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94Sharia News Watch 94

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  • Enzo Picardie
    Dec 29, 2003
      Sharia News Watch 94 : a collection newsquotes on Sharia, for
      research & educational purposes only. [*] Shortcut URL:
      The Sharia Newswatch provides an almost weekly update of news quotes
      on Sharia (Islamic Law) & related subjects, as appearing on the major
      news- searchengines. All editions :


      Afghan Islam Debate Muted But Concessions a Concern - 27 Dec 03
      The sensitive issue of Islam, and strict sharia law imposed by the
      ousted Taliban, has barely surfaced during two weeks of debate over
      Afghanistan's constitution that is reaching its closing stages. But as
      the interim leader bids to win delegates over to his vision of a
      strong presidential system that will weaken opponents, observers are
      wondering what concessions his supporters have had to make, including
      in the area of religion. Conservative Islamic leaders, many of them
      former "mujahideen" or holy warriors who defeated the Soviets with
      U.S. backing in the 1980s, have been busy jockeying for power at the
      expense of Washington's favorite, President Hamid Karzai. "Rather than
      viewing the passage of the draft as a sign of Karzai's strength, you
      should look at the compromises that have to be made to the draft,"
      said Vikram Parekh, analyst on Afghanistan for the International
      Crisis Group think-tank. A Western observer closely tracking the
      constitutional Loya Jirga, or Grand Assembly, in a giant white tent on
      the edge of Kabul, said Karzai's opponents could have won a greater
      say over the appointment of judges to the Supreme Court. As a result,
      conservative clerics may win more control over the implementation of
      the law. That, and the vague wording of religious articles in the
      draft constitution, mean the real tussle over the role of Islam in
      post-Taliban Afghanistan will come later.
      Loya Jirga okays greater role of religion in state affairs - 28 Dec 03
      Former Mujahideen groups appear to have scored a moral victory after a
      Loya Jirga committee approved changes proposed by them to the Afghan
      draft constitution which called for a greater role of religion in the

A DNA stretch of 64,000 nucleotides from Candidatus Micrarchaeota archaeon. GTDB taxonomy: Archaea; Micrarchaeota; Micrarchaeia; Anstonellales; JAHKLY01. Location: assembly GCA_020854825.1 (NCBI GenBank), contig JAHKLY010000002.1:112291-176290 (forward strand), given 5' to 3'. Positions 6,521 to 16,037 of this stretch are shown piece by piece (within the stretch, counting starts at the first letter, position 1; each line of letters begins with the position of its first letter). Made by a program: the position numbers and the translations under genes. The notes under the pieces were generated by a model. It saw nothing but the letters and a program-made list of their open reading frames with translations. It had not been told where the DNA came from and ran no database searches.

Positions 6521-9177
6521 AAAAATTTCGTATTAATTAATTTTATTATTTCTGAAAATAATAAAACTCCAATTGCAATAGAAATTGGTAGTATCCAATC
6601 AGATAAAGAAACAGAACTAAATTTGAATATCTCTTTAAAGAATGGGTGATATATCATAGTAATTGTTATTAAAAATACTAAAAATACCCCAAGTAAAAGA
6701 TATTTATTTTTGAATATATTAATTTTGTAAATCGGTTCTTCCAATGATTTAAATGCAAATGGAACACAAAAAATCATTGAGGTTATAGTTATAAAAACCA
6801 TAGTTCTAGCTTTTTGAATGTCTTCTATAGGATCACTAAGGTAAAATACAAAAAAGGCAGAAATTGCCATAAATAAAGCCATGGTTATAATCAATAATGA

government affairs. The Mujahideen groups have also struck a deal
      with President Hamid Karzai that called for curtailment in the powers
      of the president as given in the draft constitution, and for creation
      of a council to interpret and oversee the implementation of the
      constitution, according to a delegate who represented the Mujahideen
      groups in negotiations. Some of the changes were approved by a
      majority by the 38-member reconciliation committee.

      Two of the delegates who were members of the reconciliation committee
      and the two committee observers detailed the changes to Dawn on Friday
      evening shortly after the committee's meeting ended. Given the large
      number of former Mujahideen leaders and their political allies in the
      502-member Loya Jirga, the changes stand a good chance of being
      approved by the full assembly when they are voted on. The
      reconciliation committee, under pressure from these leaders, agreed on
      significant changes that would strengthen the role of Islam, now
      balanced with the government's secular powers as embodied throughout
      the constitution and carried out by the elected officials.

      These changes included the second and third articles of the
      constitution, members of the reconciliation committee said. One of the
      most significant changes has been sought in Article 3, which currently
      states that "no law can be made contrary to the sacred religion of
      Islam and the values of this constitution." The reconciliation
      committee agreed to eliminate the reference to "the values of this
      constitution," which includes concurrence with the UN Declaration on
      Human Rights. If the phrase were eliminated, some fear, conservative
      interpretations of Islam could take precedence over human rights.
      In article 2, which in the draft constitution states "the religion of
      Afghanistan is the sacred religion of Islam," the committee voted to
      change the wording to "the religion of Afghanistan's government and
      people is the sacred religion of Islam." However, in an
      acknowledgement to the women rights advocated by many delegates, the
      coordination committee also voted to specify in article 4 that the
      term "citizen" applied to men and women.
      A new article would be added to create the Diwan-i-Aali, or high
      council, which would supervise the implementation of the constitution,
      including review of the new laws passed by parliament. The council
      members would be appointed by the president immediately following the
      Loya Jirga's approval of the constitution. This addition leaves a
      room for a conservative interpretation of the constitution - depending
      entirely on who is selected for the council. Some delegates opposed
      the creation of this council for that reason.

      "All the (Jihadi) delegates wanted the word 'Islam' added to the end
      of every article," said a delegate. "They did not even want a market
      economy, rather Islamic economy to be written," he said. Mr Chakari
      said the Jihadi leaders had also been advocating for special rights in